Judge rules traffic cameras violate motorists’ rights

Mar 9, 2013
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Judge rules traffic cameras violate motorists’ rights

A judge in Ohio ruled that the traffic cameras located in Elmwood Place, Ohio are a violation of the motorists' rights. Judge Robert Ruehlman stated that the entire system is a scam. Many drivers and business owners believed that the cameras were too harsh and that they were becoming detrimental to the village's image. The cameras were installed back in September 2012, and over 6,600 speeding tickets were already issued.

Apparently, the ruling was upheld because the city failed to follow Ohio's law of notifying the public before instating the traffic cameras. Alongside that violation, Ohio motorists stated that it was too difficult to challenge the traffic violations in court, especially since the village benefits financially from them. Because of all of these traffic citations, many motorists began avoiding the area and many businesses suffered because of it.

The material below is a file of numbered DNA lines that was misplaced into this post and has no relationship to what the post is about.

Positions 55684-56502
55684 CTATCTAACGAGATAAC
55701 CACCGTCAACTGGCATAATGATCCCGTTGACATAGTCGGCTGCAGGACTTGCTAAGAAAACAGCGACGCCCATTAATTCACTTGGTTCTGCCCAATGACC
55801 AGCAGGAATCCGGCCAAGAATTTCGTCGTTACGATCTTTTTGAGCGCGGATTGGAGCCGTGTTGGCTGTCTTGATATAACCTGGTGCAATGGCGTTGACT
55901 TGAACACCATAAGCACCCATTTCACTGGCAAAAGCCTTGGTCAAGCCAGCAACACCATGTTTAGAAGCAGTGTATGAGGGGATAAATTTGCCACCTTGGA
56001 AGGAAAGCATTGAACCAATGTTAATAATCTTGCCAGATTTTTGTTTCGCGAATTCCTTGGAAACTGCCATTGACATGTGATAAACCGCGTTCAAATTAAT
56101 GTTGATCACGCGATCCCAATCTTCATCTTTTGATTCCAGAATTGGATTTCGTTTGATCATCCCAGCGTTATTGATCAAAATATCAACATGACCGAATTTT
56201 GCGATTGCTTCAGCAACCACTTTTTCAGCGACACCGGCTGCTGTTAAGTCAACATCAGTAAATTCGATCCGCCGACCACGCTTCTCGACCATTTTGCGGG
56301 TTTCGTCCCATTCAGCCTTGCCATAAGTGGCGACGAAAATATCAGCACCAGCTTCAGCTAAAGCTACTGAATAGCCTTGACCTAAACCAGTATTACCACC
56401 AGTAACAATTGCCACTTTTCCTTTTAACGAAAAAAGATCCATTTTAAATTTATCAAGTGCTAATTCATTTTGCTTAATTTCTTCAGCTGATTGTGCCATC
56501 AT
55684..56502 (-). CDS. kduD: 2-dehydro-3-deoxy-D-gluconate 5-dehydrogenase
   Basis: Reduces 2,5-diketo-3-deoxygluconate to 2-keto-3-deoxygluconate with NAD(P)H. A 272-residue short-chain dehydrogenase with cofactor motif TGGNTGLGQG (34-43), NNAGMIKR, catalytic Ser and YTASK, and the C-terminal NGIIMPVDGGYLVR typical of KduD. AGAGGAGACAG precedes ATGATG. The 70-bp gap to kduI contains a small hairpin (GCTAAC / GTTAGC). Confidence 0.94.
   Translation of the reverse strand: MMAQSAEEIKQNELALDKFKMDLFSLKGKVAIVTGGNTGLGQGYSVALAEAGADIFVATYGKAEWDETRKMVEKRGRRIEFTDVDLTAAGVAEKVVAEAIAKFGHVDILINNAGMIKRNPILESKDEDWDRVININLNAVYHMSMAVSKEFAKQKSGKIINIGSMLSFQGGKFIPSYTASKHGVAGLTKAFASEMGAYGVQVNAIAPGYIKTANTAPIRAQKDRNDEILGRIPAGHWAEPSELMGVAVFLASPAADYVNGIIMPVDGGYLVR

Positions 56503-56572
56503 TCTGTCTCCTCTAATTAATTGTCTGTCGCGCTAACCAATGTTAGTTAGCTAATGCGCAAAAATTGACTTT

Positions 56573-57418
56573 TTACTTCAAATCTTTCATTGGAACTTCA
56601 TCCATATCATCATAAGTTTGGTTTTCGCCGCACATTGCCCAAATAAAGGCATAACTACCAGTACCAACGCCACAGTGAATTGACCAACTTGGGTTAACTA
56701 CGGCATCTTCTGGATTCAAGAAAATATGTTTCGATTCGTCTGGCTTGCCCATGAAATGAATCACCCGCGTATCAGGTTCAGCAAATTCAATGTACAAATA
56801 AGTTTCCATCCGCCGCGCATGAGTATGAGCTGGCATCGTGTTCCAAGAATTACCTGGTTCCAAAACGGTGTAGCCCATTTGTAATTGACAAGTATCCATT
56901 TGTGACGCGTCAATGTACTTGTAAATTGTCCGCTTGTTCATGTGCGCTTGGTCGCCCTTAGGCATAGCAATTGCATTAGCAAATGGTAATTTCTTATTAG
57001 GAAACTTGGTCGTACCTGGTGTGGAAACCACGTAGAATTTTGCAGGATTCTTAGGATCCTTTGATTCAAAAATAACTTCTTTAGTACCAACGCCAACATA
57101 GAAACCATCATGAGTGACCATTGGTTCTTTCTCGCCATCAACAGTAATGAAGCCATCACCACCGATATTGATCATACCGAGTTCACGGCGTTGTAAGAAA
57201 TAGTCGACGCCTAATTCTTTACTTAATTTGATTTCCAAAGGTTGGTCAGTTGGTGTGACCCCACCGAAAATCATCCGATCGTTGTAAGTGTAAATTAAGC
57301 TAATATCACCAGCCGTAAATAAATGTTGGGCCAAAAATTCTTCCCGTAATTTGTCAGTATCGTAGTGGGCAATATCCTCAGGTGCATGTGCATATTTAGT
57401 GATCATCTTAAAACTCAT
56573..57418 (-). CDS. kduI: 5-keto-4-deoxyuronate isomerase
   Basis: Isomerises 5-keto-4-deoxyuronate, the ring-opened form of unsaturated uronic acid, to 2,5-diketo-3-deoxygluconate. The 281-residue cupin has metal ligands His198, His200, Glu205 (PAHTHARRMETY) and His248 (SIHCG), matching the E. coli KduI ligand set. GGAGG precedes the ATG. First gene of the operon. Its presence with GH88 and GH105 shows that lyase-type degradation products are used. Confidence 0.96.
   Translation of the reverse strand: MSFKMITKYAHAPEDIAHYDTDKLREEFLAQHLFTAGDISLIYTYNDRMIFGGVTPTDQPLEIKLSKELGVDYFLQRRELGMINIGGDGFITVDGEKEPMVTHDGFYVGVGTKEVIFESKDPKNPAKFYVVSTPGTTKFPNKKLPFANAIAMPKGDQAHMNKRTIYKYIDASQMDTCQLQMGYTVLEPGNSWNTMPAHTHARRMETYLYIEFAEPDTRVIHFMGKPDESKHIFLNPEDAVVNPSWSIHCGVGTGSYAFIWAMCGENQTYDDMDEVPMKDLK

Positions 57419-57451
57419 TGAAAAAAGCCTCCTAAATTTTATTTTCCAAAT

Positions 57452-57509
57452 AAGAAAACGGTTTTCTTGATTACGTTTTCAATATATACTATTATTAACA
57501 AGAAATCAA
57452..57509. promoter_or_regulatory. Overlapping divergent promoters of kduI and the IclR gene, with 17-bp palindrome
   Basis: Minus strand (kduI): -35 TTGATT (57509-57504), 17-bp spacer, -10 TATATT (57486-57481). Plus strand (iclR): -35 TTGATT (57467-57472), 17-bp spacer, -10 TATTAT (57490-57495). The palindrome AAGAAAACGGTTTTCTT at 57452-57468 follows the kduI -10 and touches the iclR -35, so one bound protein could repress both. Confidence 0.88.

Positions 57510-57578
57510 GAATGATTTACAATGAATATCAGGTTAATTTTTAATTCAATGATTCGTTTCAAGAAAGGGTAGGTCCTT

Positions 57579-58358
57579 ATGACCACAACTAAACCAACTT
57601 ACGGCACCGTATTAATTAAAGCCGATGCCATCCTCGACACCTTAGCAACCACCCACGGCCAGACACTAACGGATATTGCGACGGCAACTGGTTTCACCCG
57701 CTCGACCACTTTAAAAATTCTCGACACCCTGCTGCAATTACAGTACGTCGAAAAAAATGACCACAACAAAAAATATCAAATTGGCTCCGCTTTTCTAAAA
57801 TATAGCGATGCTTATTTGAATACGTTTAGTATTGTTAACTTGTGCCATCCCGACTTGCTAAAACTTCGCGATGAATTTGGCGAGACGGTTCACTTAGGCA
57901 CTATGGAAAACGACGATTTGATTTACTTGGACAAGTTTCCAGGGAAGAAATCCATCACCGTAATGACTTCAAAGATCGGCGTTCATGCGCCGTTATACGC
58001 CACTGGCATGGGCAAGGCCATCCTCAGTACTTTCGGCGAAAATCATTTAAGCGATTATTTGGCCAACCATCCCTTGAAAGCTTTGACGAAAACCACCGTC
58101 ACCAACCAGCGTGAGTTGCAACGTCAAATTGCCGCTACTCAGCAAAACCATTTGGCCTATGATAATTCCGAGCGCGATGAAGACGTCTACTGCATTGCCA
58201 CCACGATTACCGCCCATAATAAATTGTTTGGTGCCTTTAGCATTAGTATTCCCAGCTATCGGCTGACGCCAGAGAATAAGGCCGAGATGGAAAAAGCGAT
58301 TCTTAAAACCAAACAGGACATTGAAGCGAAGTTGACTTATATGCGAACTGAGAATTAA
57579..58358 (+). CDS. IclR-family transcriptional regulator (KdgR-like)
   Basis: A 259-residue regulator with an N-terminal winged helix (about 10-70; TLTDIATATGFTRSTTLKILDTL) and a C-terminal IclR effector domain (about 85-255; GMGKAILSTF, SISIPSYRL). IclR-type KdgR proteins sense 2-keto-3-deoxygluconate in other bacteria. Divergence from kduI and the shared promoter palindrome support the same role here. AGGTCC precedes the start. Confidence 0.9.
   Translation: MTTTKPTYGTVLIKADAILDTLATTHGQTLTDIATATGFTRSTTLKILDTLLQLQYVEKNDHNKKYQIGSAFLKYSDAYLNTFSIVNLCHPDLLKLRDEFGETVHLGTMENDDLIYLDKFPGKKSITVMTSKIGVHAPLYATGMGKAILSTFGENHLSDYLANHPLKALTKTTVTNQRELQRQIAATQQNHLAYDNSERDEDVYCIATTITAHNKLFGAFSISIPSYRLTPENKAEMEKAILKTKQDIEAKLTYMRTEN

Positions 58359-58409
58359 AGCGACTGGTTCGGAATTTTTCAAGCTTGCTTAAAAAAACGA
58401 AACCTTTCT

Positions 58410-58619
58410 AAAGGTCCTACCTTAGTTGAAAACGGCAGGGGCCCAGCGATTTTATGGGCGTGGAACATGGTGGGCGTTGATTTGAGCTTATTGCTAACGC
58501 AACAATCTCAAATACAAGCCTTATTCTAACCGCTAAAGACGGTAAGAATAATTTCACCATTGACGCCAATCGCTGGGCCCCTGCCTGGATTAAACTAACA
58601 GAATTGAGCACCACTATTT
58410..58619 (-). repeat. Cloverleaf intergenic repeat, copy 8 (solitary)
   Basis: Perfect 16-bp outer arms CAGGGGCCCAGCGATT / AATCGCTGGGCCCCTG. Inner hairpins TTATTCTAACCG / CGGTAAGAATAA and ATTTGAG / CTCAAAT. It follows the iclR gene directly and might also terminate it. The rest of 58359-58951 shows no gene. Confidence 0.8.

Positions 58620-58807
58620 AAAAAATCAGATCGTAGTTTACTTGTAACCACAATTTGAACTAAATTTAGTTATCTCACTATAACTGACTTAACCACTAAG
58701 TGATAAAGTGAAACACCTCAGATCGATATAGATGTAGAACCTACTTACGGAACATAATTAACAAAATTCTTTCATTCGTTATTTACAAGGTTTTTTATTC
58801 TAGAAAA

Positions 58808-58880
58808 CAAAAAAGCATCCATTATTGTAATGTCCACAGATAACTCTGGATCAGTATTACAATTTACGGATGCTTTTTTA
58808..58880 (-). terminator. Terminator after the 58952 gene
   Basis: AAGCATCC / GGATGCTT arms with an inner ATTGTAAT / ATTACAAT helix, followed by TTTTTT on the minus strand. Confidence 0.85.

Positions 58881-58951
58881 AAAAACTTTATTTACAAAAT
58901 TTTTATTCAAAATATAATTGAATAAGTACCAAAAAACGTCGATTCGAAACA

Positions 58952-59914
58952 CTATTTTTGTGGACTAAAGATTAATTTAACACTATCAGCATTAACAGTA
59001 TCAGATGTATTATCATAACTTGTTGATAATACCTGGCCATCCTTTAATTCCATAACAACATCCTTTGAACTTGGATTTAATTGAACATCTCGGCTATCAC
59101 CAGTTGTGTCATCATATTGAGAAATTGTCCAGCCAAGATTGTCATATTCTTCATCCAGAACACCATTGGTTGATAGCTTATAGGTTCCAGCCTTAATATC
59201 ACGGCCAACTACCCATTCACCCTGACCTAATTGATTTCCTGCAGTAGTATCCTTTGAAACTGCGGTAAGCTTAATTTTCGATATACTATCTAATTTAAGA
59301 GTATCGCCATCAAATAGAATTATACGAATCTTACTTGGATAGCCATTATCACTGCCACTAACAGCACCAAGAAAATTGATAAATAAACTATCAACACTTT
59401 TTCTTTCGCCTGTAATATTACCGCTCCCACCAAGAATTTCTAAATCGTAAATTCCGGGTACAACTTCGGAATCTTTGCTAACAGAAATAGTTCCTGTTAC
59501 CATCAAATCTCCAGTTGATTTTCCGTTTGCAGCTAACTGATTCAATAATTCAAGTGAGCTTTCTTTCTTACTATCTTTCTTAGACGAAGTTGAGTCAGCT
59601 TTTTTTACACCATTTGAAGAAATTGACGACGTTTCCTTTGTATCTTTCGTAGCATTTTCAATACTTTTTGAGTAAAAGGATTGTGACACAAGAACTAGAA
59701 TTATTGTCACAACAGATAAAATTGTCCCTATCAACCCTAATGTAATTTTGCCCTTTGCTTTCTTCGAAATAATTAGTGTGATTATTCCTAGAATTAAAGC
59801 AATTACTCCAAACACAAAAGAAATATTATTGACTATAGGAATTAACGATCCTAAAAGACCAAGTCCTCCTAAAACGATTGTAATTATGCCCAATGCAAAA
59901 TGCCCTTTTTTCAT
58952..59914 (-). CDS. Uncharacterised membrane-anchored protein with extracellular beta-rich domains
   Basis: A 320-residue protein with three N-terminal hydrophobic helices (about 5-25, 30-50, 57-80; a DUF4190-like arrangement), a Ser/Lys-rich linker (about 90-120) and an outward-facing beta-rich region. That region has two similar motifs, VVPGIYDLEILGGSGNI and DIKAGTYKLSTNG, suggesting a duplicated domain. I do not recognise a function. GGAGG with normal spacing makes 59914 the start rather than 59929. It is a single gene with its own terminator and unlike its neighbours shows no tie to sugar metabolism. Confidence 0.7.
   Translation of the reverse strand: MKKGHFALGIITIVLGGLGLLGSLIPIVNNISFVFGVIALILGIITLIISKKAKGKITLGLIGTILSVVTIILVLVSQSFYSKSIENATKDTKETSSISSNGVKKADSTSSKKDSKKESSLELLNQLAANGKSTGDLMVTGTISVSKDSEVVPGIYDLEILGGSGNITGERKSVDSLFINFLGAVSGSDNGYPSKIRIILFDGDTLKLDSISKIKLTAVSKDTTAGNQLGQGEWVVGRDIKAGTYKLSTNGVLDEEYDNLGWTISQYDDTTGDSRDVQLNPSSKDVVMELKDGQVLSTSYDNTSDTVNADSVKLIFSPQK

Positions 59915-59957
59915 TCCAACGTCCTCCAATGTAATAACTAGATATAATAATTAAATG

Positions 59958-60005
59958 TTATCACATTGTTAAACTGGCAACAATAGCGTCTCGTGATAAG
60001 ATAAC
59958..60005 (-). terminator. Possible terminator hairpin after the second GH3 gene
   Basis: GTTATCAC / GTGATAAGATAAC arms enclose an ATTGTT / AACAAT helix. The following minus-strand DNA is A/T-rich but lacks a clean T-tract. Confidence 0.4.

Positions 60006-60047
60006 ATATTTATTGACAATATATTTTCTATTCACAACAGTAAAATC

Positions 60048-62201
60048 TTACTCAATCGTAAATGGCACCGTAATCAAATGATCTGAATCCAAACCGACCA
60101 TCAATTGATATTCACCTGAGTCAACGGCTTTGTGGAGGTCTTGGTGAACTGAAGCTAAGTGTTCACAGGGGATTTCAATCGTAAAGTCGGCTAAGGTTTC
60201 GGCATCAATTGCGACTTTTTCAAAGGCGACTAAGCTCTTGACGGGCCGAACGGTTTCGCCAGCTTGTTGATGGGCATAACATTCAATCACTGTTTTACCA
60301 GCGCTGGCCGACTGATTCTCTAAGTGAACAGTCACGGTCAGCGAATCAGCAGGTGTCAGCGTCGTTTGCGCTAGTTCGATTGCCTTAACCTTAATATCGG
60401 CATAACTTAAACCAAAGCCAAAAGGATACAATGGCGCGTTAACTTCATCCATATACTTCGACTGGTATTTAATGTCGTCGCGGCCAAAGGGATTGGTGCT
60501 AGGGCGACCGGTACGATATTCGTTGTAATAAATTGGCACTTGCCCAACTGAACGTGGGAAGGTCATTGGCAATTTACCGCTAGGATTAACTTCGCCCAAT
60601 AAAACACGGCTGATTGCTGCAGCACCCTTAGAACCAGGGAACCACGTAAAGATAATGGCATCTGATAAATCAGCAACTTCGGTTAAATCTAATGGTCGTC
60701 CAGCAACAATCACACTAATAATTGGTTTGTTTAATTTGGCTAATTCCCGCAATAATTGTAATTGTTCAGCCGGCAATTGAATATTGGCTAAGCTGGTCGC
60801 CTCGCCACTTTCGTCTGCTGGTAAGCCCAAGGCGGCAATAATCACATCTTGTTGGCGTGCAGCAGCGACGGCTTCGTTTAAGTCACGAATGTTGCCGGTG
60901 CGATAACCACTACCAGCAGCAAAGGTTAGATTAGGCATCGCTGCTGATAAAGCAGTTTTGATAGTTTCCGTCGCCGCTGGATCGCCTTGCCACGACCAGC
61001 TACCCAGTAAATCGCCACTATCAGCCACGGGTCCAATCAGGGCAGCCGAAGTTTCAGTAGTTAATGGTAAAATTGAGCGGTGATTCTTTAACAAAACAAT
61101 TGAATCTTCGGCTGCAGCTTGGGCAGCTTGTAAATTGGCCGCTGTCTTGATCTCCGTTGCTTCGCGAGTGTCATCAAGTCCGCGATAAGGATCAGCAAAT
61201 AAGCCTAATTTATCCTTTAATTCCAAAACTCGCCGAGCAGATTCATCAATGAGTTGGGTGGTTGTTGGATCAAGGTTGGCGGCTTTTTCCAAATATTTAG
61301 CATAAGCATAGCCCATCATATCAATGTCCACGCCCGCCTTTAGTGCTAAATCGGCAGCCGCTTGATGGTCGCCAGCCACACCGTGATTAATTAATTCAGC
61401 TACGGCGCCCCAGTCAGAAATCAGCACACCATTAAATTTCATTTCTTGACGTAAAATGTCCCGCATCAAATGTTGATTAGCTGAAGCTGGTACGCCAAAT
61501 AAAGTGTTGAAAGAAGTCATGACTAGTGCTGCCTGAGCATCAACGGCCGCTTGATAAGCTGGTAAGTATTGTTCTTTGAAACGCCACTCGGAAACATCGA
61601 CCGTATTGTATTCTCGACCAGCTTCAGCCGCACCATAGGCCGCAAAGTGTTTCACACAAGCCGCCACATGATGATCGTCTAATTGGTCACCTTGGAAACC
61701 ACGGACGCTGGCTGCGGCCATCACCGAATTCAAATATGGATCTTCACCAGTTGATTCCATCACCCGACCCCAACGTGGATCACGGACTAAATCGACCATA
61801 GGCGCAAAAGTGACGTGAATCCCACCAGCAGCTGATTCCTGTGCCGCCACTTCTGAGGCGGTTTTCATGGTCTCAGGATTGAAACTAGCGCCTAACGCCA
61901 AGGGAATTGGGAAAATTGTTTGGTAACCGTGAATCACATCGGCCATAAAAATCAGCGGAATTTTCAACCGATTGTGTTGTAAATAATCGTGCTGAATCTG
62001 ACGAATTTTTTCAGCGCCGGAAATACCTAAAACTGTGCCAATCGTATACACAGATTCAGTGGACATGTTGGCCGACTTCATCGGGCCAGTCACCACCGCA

The traffic tickets impose a $105 fine on the motorist. The village has accumulated almost $700,000 since September. The city receives 60% of the money, and the company running the traffic cameras take the remaining 40%. Motorists feel that the cameras are just a scheme for the local government to make money. The village authorities have stated, however, that the traffic cameras have helped immensely in making the village safer.

This is the first time that a ruling has been made against traffic cameras. Judge Ruehlman stated that the cameras were a scam "that the motorists can't win." Another city in Ohio has been receiving complaints about its traffic cameras. The City of Dayton has imposed a regulation that states that if a person has two unpaid traffic tickets, their cars can be towed. Sometimes a person's car would be towed before they've even received notification of the second violation.

[via WDTN]


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